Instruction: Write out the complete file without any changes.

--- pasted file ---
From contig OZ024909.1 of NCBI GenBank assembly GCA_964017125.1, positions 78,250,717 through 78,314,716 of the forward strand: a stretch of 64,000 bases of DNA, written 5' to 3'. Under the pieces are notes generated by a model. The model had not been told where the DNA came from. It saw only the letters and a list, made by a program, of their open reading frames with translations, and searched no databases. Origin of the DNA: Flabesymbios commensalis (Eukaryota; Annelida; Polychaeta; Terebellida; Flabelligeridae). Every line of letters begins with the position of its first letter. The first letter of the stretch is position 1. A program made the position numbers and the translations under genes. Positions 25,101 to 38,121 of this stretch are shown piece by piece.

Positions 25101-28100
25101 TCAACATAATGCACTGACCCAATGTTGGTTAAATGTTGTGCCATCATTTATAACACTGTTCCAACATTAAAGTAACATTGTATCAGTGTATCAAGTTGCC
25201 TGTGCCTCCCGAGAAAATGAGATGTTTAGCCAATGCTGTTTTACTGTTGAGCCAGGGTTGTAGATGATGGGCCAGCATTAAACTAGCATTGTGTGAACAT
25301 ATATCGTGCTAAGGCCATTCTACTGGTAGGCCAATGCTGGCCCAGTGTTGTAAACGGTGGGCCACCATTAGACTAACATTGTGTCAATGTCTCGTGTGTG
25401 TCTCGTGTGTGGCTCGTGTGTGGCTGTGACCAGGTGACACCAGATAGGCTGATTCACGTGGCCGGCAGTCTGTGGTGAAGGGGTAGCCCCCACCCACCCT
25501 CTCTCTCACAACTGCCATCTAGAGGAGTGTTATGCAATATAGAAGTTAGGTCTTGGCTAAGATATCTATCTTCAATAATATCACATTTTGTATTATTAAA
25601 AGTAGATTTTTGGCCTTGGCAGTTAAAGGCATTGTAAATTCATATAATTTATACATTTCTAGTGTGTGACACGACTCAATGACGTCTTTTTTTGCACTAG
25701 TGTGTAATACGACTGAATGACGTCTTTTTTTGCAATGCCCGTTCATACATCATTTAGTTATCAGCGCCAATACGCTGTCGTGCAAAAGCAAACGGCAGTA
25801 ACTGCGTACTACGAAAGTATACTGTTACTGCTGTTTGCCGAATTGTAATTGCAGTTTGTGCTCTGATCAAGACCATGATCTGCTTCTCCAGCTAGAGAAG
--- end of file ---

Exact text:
From contig OZ024909.1 of NCBI GenBank assembly GCA_964017125.1, positions 78,250,717 through 78,314,716 of the forward strand: a stretch of 64,000 bases of DNA, written 5' to 3'. Under the pieces are notes generated by a model. The model had not been told where the DNA came from. It saw only the letters and a list, made by a program, of their open reading frames with translations, and searched no databases. Origin of the DNA: Flabesymbios commensalis (Eukaryota; Annelida; Polychaeta; Terebellida; Flabelligeridae). Every line of letters begins with the position of its first letter. The first letter of the stretch is position 1. A program made the position numbers and the translations under genes. Positions 25,101 to 38,121 of this stretch are shown piece by piece.

Positions 25101-28100
25101 TCAACATAATGCACTGACCCAATGTTGGTTAAATGTTGTGCCATCATTTATAACACTGTTCCAACATTAAAGTAACATTGTATCAGTGTATCAAGTTGCC
25201 TGTGCCTCCCGAGAAAATGAGATGTTTAGCCAATGCTGTTTTACTGTTGAGCCAGGGTTGTAGATGATGGGCCAGCATTAAACTAGCATTGTGTGAACAT
25301 ATATCGTGCTAAGGCCATTCTACTGGTAGGCCAATGCTGGCCCAGTGTTGTAAACGGTGGGCCACCATTAGACTAACATTGTGTCAATGTCTCGTGTGTG
25401 TCTCGTGTGTGGCTCGTGTGTGGCTGTGACCAGGTGACACCAGATAGGCTGATTCACGTGGCCGGCAGTCTGTGGTGAAGGGGTAGCCCCCACCCACCCT
25501 CTCTCTCACAACTGCCATCTAGAGGAGTGTTATGCAATATAGAAGTTAGGTCTTGGCTAAGATATCTATCTTCAATAATATCACATTTTGTATTATTAAA
25601 AGTAGATTTTTGGCCTTGGCAGTTAAAGGCATTGTAAATTCATATAATTTATACATTTCTAGTGTGTGACACGACTCAATGACGTCTTTTTTTGCACTAG
25701 TGTGTAATACGACTGAATGACGTCTTTTTTTGCAATGCCCGTTCATACATCATTTAGTTATCAGCGCCAATACGCTGTCGTGCAAAAGCAAACGGCAGTA
25801 ACTGCGTACTACGAAAGTATACTGTTACTGCTGTTTGCCGAATTGTAATTGCAGTTTGTGCTCTGATCAAGACCATGATCTGCTTCTCCAGCTAGAGAAG